Draft National Air Sports Policy:
The government has released a draft national policy for air sports.
Highlights of the Policy:
- Two-tier governance structure: The policy proposes a two-tier governance structure for air sports in the country, which will include an apex governing body called the Air Sports Federation of India (ASFI) and associations for each air sport.
- The ASFI will be an autonomous body under the Ministry of Civil Aviation and will represent India at the Lausanne-headquartered Fédération Aéronaautique Internationale (FAI) and other global platforms related to air sports.
- It will provide governance over various aspects of air sports, including regulation, certification, competitions, awards and penalties, etc.
- Rules and Functions of Each air sports association: Lay down its safety standards for equipment, infrastructure, personnel and training, and specify the disciplinary actions to be taken in case of non-compliance. Inability to do so may lead to penal action by the ASFI.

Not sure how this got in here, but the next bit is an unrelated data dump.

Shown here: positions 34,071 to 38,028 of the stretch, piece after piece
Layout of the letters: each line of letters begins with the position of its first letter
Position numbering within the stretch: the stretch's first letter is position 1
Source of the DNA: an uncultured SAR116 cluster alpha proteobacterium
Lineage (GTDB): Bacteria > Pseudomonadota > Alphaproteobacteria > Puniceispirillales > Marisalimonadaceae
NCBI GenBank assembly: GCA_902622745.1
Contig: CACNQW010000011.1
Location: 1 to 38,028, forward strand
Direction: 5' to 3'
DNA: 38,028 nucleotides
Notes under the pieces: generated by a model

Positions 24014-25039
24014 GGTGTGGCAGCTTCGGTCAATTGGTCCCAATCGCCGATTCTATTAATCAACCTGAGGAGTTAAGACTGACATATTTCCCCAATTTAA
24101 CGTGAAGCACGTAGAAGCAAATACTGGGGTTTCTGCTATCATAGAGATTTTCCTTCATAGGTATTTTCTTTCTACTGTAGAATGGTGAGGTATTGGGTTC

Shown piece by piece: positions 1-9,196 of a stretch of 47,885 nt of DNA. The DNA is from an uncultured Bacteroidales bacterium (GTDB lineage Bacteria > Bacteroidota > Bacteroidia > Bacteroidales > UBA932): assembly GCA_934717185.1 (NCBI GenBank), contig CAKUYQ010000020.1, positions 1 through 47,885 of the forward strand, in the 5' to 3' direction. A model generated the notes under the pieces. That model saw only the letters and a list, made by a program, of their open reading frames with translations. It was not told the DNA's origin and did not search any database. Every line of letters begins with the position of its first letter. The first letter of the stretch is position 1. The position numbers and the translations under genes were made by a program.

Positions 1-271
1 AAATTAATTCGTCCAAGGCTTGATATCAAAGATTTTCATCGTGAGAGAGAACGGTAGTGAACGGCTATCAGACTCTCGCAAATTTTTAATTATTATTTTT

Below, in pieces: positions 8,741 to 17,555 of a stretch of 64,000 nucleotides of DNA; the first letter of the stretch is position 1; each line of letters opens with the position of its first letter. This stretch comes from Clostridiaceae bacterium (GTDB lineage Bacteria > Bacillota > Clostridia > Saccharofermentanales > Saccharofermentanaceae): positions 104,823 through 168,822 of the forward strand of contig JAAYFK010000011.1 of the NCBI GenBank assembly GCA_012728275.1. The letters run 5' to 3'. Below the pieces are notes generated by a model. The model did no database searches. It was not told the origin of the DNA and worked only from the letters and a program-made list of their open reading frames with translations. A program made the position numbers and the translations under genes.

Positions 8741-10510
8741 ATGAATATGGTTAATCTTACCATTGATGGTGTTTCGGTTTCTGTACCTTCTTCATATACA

- It will cover activities like aerobatics, aeromodelling, amateur-built and experimental aircraft, ballooning, drones, gliding, hang gliding, paragliding, microlighting, paramotoring, skydiving, and vintage aircraft.
- Registration: It requires entities providing these services and their equipment to be registered, as well as be liable for penalties.
- Indian airspace is divided into red, yellow and green zones, according to the DigitalSky platform of the Directorate General of Civil Aviation, which allows air sports enthusiasts to rely on the easily accessible map for guidance. Operations in red zones require a permission from the central government.
- Control zone: Popular air sports attractions in the country such as Bir Billing in Himachal Pradesh, Gangtok in Sikkim, Hadapsar in Maharashtra and Vagamon in Kerala can be declared as a “control zone” for air sports in order to ensure the safety of other manned aircraft.